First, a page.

The Macruadh had to consider not only the immediate accommodation of the ejected but how they were to be maintained. Such was his difficulty that he began to long for such news from Ian as would justify an exodus from their own country, not the less a land of bondage, to a home in the wilderness. But ah, what would then the land of his fathers without its people be to him! It would be no more worthy the name of land, no longer fit to be called a possession! He knew then that the true love of the land is one with the love of its people. To live on it after they were gone, would be like making a home of the family mausoleum. The rich "pant after the dust of the earth on the head of the poor," but what would any land become without the poor in it? The poor are blessed because by their poverty they are open to divine influences; they are the buckets set out to catch the rain of heaven; they are the salt of the earth! The poor are to be always with a nation for its best blessing, or for its condemnation and ruin. The chief saw the valleys desolate of the men readiest and ablest to fight the battles of his country. For the sake of greedy, low-minded fellows, the summons of her war-pipes would be heard in them no more, or would sound in vain among the manless rocks; from sheilin, cottage, or clachan, would spring no kilted warriors with battle response! The red deer and the big sheep had taken the place of men over countless miles of mountain and moor and strath! His heart bled for the sufferings and wrongs of those whose ancestors died to keep the country free that was now expelling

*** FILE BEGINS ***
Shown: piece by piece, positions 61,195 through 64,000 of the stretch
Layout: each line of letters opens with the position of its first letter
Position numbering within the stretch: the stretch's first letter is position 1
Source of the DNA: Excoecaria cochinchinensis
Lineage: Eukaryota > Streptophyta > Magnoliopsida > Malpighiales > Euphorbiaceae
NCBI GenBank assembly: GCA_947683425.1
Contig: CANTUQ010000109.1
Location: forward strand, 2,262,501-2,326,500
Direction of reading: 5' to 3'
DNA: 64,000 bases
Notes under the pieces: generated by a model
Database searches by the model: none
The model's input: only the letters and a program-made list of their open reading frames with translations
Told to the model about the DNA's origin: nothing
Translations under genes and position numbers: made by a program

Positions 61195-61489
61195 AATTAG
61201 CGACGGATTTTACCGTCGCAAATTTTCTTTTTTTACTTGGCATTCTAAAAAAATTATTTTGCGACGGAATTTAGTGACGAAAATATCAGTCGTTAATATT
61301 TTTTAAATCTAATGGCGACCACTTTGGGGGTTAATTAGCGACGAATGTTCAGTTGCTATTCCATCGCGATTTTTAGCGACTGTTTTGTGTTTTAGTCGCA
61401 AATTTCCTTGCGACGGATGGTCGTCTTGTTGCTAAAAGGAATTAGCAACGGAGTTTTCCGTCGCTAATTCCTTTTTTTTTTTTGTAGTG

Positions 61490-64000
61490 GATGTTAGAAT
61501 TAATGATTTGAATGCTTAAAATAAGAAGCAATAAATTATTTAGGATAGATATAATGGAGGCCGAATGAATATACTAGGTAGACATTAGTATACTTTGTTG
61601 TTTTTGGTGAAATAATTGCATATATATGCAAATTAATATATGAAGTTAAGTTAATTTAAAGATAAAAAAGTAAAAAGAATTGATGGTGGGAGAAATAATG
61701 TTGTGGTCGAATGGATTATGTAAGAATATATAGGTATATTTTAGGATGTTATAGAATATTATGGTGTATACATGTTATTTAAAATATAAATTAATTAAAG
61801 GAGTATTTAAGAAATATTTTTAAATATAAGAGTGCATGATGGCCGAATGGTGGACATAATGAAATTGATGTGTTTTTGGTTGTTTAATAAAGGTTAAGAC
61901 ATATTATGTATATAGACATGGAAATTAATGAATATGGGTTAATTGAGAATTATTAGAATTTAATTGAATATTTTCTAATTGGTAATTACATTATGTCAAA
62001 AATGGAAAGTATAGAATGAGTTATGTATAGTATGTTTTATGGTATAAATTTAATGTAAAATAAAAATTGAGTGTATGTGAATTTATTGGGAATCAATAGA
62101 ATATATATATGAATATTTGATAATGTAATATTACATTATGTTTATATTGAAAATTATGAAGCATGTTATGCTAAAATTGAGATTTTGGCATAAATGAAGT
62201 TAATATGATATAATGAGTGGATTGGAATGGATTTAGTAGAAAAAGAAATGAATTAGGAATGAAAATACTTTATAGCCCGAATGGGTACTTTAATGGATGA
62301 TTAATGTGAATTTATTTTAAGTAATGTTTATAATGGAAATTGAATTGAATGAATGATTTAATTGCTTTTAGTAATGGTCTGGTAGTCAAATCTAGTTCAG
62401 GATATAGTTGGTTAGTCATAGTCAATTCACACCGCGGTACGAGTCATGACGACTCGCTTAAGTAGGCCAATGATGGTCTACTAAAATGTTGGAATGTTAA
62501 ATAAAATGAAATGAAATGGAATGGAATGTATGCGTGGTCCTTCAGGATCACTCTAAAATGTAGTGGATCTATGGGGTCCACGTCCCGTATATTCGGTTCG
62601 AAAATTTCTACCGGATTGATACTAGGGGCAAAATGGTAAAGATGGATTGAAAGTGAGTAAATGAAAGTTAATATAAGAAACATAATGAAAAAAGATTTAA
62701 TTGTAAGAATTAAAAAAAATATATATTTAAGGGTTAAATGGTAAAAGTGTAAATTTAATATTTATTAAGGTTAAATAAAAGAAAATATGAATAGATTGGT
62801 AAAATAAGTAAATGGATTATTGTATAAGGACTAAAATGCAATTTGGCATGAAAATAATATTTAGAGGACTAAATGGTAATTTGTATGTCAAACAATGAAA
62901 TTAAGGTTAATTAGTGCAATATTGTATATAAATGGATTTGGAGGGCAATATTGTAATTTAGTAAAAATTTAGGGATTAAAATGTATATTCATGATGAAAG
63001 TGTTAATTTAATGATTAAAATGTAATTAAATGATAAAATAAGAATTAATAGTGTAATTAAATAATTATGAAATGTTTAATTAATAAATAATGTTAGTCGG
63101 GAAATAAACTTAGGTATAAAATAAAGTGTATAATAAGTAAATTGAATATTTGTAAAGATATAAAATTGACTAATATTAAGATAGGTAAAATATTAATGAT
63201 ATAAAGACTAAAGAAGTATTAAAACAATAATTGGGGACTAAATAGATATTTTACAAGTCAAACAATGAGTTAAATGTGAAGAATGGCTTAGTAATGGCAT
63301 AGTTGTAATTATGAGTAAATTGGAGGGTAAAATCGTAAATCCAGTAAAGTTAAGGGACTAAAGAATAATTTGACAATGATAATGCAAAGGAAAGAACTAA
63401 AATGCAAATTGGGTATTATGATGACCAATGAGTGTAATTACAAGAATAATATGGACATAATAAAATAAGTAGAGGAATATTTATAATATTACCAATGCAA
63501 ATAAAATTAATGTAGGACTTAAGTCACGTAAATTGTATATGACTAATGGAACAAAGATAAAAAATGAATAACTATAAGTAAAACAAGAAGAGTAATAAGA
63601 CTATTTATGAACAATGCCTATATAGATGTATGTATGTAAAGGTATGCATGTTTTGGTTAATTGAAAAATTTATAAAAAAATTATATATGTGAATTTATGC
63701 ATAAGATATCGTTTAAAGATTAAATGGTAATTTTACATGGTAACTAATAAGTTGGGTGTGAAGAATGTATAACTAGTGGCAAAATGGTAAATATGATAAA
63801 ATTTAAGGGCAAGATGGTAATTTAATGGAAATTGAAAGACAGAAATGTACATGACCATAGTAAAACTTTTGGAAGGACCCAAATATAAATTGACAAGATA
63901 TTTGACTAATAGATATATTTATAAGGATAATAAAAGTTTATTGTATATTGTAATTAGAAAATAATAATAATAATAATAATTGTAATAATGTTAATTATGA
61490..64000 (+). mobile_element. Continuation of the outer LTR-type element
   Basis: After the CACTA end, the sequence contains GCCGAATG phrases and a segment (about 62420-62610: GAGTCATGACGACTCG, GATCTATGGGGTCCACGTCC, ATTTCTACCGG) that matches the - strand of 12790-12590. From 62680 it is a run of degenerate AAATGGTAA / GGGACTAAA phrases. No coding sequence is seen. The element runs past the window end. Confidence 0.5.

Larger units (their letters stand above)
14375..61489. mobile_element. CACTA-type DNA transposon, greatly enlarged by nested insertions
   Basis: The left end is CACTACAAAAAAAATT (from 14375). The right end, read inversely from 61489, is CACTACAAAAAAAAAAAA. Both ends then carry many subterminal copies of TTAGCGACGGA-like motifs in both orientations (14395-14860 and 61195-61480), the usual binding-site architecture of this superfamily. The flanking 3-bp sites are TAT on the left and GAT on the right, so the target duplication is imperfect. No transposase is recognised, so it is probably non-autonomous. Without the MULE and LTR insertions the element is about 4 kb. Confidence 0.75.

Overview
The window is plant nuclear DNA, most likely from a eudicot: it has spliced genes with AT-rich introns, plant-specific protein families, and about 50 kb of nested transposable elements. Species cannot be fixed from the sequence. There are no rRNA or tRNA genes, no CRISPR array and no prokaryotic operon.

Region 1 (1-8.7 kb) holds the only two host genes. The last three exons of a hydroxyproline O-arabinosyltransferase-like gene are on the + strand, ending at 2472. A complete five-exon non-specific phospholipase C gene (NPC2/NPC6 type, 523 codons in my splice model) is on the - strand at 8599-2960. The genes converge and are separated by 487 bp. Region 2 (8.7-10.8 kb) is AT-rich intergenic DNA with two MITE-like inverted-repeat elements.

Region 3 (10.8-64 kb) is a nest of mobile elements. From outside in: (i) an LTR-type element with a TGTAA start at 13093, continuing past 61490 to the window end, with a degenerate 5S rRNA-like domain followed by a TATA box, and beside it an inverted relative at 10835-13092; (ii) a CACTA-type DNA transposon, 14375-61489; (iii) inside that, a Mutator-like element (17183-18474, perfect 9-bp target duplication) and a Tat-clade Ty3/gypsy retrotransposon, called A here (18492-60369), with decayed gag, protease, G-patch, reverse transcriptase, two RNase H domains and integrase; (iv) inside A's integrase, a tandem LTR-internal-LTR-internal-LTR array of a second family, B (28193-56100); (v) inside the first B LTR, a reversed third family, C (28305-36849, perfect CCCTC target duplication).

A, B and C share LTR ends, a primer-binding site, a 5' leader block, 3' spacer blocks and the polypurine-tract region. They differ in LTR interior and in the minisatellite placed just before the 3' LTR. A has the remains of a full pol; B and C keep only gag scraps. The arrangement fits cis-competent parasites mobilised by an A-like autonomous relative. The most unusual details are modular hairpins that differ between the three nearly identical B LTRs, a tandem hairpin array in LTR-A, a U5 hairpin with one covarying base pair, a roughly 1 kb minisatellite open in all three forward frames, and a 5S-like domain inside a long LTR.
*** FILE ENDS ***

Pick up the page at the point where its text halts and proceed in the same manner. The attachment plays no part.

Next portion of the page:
What's Mine's Mine - 80/89